If you’re familiar with Stoicism, you’ll know that planning for stressors like failure is a way to practice praemeditatio malorum, the premeditation of evils. In this variant we aren’t just preparing how to survive the worst, we’re determining how to use the worst case to our advantage.
One can train antifragility in a non-cognitive way through mindfulness meditation. In mindfulness meditation, one holds your attention on a meditation object such as the breath. While doing this one will inevitably become distracted. It’s easy to become frustrated when this happens. Instead of this, return to the present. Practicing the mental movement of noticing that one has become distracted and returning to the breath is key to meditation practice. One one hand, while meditating, you’re building the resiliency of your concentration: you’ll be able to resist distraction for longer periods of time. However, you’re also able to become antifragile and let distractions feed your focus. Distractions become triggers to return your attention to the meditation object.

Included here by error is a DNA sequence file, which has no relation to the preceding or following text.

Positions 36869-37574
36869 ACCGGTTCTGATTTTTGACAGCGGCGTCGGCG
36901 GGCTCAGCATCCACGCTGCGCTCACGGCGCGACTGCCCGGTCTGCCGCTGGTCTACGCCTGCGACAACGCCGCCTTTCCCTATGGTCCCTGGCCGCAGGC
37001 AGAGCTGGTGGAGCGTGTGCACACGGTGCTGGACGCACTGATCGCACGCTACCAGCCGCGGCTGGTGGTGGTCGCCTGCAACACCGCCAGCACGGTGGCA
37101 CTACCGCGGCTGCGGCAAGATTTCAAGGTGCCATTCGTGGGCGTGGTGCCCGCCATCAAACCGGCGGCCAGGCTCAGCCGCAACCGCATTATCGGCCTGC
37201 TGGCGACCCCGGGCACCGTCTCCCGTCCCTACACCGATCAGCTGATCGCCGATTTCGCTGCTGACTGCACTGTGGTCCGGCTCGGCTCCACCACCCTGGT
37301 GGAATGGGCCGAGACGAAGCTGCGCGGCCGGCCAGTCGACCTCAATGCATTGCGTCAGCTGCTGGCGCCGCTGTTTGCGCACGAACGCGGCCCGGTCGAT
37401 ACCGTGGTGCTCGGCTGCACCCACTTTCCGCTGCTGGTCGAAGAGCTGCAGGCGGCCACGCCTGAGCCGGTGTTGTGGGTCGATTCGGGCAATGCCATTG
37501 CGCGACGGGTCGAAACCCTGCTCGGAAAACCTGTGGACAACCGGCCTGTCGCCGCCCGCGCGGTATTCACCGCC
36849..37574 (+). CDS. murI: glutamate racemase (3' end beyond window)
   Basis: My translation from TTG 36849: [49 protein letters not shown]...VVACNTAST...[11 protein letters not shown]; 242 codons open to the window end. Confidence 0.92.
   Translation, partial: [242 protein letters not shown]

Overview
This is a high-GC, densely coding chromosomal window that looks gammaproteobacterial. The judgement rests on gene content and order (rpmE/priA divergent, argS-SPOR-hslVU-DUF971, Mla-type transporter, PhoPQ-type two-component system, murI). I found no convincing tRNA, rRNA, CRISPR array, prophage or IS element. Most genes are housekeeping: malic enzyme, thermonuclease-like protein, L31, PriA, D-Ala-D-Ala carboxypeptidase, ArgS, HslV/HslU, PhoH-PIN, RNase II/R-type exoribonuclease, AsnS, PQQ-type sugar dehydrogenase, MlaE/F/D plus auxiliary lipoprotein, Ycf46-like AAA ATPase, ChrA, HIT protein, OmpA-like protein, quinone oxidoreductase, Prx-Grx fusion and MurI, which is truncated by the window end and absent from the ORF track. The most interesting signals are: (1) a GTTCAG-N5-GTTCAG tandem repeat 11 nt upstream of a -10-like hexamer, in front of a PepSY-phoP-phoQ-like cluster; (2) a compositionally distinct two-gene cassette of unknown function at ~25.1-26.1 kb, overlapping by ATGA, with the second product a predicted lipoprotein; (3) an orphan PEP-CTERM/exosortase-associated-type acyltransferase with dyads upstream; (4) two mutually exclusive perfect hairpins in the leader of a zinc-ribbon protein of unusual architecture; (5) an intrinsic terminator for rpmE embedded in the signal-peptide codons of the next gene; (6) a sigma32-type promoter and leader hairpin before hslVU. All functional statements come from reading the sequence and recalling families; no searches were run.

A similar phenomenon occurs in exercise. As you exercise, you first learn to push past uncomfortable feelings of fatigue and pain. As you continue, you’re able to pick out the interesting and enjoyable parts of your sensation. What was at first a reason to quit, is now a reason to continue. What we are initially averse to can become desired — if we choose to apply our attention the right way.
In the words of Marcus Aurelius:
The impediment to action advances action. What stands in the way becomes the way.